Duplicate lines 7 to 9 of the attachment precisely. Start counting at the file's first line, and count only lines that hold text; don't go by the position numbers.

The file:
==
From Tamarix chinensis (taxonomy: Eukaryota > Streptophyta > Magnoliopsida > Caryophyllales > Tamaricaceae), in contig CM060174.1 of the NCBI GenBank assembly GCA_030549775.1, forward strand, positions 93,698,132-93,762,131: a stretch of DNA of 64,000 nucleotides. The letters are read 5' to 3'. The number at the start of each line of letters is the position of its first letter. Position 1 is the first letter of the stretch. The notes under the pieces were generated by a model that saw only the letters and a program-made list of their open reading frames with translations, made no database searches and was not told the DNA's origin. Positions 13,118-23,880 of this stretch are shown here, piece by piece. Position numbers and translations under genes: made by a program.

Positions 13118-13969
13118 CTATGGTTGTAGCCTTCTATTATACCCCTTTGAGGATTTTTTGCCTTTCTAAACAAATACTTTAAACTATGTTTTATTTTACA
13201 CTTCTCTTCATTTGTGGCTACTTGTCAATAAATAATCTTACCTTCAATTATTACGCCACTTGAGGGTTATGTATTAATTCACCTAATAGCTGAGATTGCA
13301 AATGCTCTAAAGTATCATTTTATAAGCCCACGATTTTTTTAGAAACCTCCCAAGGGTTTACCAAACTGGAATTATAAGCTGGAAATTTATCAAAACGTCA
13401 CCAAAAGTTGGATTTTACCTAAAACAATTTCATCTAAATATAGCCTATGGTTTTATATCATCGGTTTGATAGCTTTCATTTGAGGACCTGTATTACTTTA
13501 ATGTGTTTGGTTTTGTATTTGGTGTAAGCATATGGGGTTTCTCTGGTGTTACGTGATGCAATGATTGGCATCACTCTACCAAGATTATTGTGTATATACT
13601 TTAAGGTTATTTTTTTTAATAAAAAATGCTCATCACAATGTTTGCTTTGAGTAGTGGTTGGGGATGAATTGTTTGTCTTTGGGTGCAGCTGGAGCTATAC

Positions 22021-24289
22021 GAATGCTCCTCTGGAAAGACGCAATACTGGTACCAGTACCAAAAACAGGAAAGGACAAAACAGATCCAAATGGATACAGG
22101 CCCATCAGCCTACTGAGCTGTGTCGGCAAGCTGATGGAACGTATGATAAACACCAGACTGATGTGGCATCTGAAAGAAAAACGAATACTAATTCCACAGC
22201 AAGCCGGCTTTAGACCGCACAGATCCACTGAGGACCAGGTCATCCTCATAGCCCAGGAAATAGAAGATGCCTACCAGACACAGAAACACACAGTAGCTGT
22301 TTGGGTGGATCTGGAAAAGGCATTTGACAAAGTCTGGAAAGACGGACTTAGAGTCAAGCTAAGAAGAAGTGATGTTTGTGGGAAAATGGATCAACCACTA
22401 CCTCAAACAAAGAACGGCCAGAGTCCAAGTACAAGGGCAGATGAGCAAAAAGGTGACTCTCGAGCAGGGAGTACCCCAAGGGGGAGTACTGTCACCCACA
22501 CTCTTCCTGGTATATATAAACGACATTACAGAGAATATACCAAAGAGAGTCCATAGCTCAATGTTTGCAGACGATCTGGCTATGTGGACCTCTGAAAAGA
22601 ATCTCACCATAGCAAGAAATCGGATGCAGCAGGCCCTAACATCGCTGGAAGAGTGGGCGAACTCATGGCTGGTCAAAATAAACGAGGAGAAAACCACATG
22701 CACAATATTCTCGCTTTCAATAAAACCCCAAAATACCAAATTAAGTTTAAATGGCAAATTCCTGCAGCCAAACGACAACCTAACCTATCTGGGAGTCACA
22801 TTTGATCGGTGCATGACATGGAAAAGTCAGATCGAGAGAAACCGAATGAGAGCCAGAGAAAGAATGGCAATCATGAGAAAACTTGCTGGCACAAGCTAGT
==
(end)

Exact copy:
13501 ATGTGTTTGGTTTTGTATTTGGTGTAAGCATATGGGGTTTCTCTGGTGTTACGTGATGCAATGATTGGCATCACTCTACCAAGATTATTGTGTATATACT
13601 TTAAGGTTATTTTTTTTAATAAAAAATGCTCATCACAATGTTTGCTTTGAGTAGTGGTTGGGGATGAATTGTTTGTCTTTGGGTGCAGCTGGAGCTATAC

Positions 22021-24289